What to Read on Inflation

Commodity Rout Lends Credence to Bernanke’s Inflation Outlook — Michael S. Derby

Worries the U.S. recovery may not be as strong as expected signaled to many investors it was time to re-price oil for lower demand, and other commodities followed suit.

All in all, it looks as if Bernanke’s oft-repeated view that the commodities surge, driven by supply shocks, political forces and overseas growth, may indeed be “transitory.”

A Commodity Peak? — Paul Krugman

But why, exactly, is this such a surprise?

Some of this probably represents a long-term upward trend, as emerging economies place pressure on limited resources, but even so, you wouldn’t expect continued rapid rises, and in fact you should expect some regression toward normal levels as supplies and to some extent demand respond.

Resources, Inflation, and Monetary Policy — Paul Krugman

Well, the San Francisco Fed tells us that commodities account for only about 5 percent of personal consumption…

Visualizing Priorities — Paul Krugman

A naive observer might note that interest rates are low by historical standards, making you wonder why we’re obsessing about the bond market; that inflation is also low by historical standards, making you wonder why it’s an issue at all; and that unemployment is immensely high. But Washington has its priorities.

More Fun with Prices — Paul Krugman

Runaway inflation! Or, maybe, not.

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I Hate Being Right

No, seriously. Because it’s always about bad things.

Me, back in early December:

Hence “QE2,” shorthand for the second round of quantitative easing. By buying long-term bonds, Bernanke hopes to push down long-term interest rates. Low rates encourage borrowing, which increases spending — and prices.

The problem with QE2 isn’t that we’re printing too much money. It’s where that money will go. It should go to workers, who will spend it and stimulate the economy. But it won’t.

The New York Times, today, summarizing the economic consensus:

The Federal Reserve’s experimental effort to spur a recovery by purchasing vast quantities of federal debt has pumped up the stock market, reduced the cost of American exports and allowed companies to borrow money at lower interest rates.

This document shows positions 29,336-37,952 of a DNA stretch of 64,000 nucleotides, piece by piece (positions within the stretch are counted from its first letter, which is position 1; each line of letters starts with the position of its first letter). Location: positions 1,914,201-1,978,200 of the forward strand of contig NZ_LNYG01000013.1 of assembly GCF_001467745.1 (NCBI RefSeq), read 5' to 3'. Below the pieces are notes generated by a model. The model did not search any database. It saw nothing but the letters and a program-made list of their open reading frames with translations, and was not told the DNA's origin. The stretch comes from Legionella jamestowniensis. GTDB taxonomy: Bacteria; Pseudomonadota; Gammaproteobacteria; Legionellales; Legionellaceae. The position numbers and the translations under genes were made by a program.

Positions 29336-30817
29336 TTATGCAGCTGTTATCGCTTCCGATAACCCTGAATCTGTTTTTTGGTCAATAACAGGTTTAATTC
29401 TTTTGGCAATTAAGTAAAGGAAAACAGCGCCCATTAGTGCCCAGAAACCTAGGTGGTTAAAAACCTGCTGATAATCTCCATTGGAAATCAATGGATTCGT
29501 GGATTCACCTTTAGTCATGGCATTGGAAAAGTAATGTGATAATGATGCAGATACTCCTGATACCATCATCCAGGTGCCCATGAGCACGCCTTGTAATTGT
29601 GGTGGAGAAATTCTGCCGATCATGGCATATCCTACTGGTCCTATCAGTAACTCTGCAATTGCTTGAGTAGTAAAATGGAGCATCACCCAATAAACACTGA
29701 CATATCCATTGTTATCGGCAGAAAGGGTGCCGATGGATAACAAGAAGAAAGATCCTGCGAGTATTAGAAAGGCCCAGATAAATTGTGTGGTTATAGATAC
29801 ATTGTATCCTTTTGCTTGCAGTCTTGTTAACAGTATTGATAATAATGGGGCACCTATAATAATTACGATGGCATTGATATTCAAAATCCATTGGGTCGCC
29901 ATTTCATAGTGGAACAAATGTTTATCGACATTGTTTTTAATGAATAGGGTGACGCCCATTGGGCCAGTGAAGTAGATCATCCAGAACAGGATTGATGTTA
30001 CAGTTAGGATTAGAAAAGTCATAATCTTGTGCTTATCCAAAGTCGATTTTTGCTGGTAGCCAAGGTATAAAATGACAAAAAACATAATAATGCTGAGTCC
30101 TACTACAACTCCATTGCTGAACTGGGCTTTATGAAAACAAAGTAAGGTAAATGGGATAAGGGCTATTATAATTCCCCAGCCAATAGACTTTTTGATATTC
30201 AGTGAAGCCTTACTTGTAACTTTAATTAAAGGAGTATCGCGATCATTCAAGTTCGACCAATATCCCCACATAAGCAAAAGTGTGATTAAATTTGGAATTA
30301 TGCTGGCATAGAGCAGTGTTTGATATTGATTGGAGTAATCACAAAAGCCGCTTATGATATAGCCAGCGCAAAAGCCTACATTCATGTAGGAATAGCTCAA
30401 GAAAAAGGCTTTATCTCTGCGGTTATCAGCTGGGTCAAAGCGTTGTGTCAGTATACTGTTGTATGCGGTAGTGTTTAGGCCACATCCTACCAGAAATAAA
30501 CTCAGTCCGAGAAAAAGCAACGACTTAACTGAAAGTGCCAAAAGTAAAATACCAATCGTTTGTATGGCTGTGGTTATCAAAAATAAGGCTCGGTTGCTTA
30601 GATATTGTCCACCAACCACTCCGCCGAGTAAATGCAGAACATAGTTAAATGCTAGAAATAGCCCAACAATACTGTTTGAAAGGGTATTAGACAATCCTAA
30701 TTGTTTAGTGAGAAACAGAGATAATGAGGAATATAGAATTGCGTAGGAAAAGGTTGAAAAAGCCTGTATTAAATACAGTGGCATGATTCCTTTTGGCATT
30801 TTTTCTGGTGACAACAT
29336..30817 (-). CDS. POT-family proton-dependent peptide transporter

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But most Americans are not feeling the difference…   Continue reading “I Hate Being Right”

Quote of the Day: Felix Salmon

My feeling about an inflation target is that its mere existence is not going to convince anybody that inflation is on the way. So unless and until the Fed can credibly explain how it’s going to create 3% inflation, it shouldn’t even think about unveiling a target. And if it can credibly explain how it’s going to create 3% inflation, then it doesn’t need the target at all.

— Felix Salmon (Reuters)

It’s the Same Old Song…and It Sucks.

First, an apology: I’m not very good at this whole blogging thing. I’m the kind of writer who likes to go into a cocoon for several days and reappear with a finished work. I get absorbed in my work, and it’s hard to force myself to post something everyday. Some writers find it easier to pour out their thoughts in-the-moment and collect it all into a coherent work later. So I’m back, but no promises about how long it’ll last.

Second, an observation: In the time I’ve been avoiding this blog and the news, nothing has changed. Legislators and economists are still arguing over fiscal stimulus, the financial regulation bill looks pretty much the same as it did a month ago (or two months ago, for that matter), investors are still worried about European debt, and Afghanistan is still a complete mess. I used to think the world would pass me by if I stopped paying attention for a few weeks, but I’ve come to realize that real change is rare—and the bulk of what we spend our time worrying about is the same things over and over.   Continue reading “It’s the Same Old Song…and It Sucks.”